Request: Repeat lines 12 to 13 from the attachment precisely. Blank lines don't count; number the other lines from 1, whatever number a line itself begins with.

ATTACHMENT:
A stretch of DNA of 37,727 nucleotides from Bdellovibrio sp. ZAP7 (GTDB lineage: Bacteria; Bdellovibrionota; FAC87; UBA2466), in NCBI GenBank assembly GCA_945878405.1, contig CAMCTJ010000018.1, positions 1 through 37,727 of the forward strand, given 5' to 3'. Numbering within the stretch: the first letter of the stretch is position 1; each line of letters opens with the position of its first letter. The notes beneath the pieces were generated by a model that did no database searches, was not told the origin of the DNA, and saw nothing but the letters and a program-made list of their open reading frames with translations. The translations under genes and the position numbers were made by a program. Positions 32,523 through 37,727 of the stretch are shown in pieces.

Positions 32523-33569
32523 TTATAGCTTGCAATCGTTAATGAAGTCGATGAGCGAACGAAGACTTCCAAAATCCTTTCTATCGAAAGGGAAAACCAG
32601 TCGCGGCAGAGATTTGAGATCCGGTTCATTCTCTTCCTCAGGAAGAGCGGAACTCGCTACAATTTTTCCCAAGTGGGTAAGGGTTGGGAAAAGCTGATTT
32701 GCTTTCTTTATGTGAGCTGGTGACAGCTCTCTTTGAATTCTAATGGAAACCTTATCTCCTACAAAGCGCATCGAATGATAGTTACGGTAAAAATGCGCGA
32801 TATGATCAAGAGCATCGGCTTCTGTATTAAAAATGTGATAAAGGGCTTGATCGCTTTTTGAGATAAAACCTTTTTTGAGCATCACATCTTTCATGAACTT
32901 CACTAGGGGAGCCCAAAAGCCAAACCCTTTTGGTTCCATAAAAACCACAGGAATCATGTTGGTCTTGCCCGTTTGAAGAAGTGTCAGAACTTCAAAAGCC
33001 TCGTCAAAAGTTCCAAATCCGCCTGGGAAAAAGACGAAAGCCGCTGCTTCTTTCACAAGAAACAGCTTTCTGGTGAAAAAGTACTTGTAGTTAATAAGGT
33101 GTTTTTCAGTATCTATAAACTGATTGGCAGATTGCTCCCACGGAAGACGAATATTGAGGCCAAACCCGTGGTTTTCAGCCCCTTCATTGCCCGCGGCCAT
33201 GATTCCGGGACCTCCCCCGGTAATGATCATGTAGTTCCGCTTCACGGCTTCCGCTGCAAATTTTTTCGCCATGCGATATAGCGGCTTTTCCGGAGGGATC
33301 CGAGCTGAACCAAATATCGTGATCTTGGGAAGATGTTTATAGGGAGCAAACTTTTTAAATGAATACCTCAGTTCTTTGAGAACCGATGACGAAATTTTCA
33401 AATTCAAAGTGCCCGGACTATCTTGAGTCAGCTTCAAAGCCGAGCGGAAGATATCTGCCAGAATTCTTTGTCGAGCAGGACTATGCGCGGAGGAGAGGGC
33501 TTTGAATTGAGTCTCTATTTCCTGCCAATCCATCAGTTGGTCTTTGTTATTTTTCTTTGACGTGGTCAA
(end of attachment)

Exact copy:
33401 AATTCAAAGTGCCCGGACTATCTTGAGTCAGCTTCAAAGCCGAGCGGAAGATATCTGCCAGAATTCTTTGTCGAGCAGGACTATGCGCGGAGGAGAGGGC
33501 TTTGAATTGAGTCTCTATTTCCTGCCAATCCATCAGTTGGTCTTTGTTATTTTTCTTTGACGTGGTCAA